In the long term, when dealing with nutrient issues, repotting won’t hurt either. Eventually, soil quality in pots becomes poor as nutrients leach out and the structure breaks down.
Give your plant a soil refresh and new pot and after a minor adjustment period, it should return to normal.
Take a look at our dedicated guide to repotting your peace lily here – including five warning signs it’s time to repot.
6. Pests and Diseases
Pests don’t often plague peace lilies, but you might have to tackle the occasional aphid, mealybug, or spider mite infestation – especially if your peace lily is indoors.
The presence of these pesky little bugs can be a major stressor for your plants, which can ultimately lead to yellowing leaves.
It’s the same for the small number of diseases that can infect peace lilies. These include root rot and Phytophthora parasitica fungi, a fungal disease.
Getting rid of pests that have taken residence on your peace lilies is quite simple. General good care and plant placement should prevent them from infesting your plants.
But, if you do spot an aphid or two, removing them is easy. Simply pick them off the leaves and squish them between your fingers or pop them into a jar of soapy water. You could also jet them off using a spray water bottle.
When it comes to spider mites or mealybugs, a simple neem oil spray should get them off your peace lilies in no time.
Unfortunately, fungal diseases gripping your peace lily are a serious concern. If the infection is bad, you may need to discard your peace lily before the disease can spread. It’s best to prune away any affected leaves if you spot any grey or black fungal growth and keep an eye out for signs of escalation.
Good plant hygiene and proper care practices should keep any pests and diseases from taking hold of your peace lilies, especially indoors.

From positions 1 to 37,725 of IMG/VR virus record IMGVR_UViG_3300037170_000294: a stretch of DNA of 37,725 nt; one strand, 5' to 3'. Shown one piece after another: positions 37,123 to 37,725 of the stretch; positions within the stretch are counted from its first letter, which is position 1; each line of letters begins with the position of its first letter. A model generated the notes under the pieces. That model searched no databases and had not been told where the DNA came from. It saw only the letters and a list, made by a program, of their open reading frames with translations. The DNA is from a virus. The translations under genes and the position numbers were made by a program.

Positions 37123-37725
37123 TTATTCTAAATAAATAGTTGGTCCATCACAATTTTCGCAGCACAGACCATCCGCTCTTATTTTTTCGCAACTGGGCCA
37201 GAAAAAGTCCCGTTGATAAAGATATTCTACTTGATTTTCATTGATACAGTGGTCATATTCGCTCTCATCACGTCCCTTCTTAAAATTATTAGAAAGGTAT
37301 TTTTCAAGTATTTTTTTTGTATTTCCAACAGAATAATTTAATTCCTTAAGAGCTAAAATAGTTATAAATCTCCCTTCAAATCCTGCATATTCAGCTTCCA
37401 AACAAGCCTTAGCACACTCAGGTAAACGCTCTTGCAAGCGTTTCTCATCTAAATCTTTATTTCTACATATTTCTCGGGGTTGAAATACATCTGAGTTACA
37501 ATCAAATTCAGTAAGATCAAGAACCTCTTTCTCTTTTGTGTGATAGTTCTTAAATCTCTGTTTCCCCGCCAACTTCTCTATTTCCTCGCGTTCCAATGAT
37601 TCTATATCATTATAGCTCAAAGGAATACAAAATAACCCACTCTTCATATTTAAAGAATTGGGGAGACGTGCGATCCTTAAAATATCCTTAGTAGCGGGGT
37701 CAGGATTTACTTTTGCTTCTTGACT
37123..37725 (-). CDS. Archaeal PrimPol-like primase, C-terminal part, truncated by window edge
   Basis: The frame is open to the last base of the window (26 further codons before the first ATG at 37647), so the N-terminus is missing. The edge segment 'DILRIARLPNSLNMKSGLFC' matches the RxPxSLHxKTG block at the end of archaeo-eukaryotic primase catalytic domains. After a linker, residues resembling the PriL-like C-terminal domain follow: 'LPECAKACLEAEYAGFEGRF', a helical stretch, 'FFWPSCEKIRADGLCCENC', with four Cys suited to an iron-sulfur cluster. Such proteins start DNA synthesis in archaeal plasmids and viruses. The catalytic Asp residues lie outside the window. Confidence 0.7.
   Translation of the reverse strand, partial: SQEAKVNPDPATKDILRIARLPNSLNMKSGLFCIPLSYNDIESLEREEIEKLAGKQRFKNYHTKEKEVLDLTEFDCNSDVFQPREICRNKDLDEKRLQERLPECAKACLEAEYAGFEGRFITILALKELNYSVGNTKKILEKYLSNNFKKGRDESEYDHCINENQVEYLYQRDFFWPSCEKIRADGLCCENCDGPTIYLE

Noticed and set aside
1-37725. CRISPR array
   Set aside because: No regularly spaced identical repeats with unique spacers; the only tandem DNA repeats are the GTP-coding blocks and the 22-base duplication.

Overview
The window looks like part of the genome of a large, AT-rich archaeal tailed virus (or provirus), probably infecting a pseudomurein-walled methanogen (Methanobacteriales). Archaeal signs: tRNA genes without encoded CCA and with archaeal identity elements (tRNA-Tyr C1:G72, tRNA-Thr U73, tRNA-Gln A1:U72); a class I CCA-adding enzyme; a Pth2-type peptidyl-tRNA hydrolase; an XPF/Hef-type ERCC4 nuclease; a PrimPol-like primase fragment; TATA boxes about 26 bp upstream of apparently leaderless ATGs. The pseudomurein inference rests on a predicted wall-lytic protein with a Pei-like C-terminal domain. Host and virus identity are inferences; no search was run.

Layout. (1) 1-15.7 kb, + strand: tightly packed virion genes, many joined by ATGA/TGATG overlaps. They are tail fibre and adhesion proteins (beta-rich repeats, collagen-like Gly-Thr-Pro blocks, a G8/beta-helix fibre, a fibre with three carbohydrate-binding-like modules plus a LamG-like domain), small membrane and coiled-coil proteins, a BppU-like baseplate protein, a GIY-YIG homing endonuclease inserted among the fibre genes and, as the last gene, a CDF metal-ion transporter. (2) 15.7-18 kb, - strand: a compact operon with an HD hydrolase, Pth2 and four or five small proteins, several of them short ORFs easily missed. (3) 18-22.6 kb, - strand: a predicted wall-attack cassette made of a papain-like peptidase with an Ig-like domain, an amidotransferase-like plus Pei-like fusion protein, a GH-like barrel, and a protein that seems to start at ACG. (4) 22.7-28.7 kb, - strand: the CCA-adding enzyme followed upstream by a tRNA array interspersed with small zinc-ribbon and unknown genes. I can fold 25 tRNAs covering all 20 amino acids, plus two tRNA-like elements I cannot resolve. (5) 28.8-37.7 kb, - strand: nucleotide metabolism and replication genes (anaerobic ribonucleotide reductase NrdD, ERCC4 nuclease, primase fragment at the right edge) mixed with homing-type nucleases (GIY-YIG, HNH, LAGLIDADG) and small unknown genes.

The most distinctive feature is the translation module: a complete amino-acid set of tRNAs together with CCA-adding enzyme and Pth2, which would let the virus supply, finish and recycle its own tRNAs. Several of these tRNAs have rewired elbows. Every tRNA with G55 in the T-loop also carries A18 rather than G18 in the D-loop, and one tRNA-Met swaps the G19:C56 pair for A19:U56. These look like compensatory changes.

Yellowing leaves isn’t always a point of concern. Sometimes, it’s quite simply nature taking its course.
As with most plants, older leaves will yellow and eventually dry out, falling off as your plant redirects all its energy to newer growth.
As you may have already guessed, there is no cure to the natural process of aging (unless of course, you believe in vampires or fountains of eternal youth).
You can simply prune these older, yellow leaves or wait for the plant to drop them naturally. However, always make sure you practice good garden hygiene and remove any dead leaves and plant debris from around the base of your peace lilies once they have dropped. You’ll prevent any pests and diseases from taking hold this way.
Yellow peace lily leaves can be caused by several plant stressors, from temperature fluctuations to incorrect watering or pests and diseases.
Unfortunately, even if you implement the solutions laid out in this article, yellowed leaves will never return to their former green glory. You can prune unsightly leaves away for aesthetic purposes, but be careful not to over prune, and always try to solve the problem before you go cutting off too many yellowed leaves and increasing stress.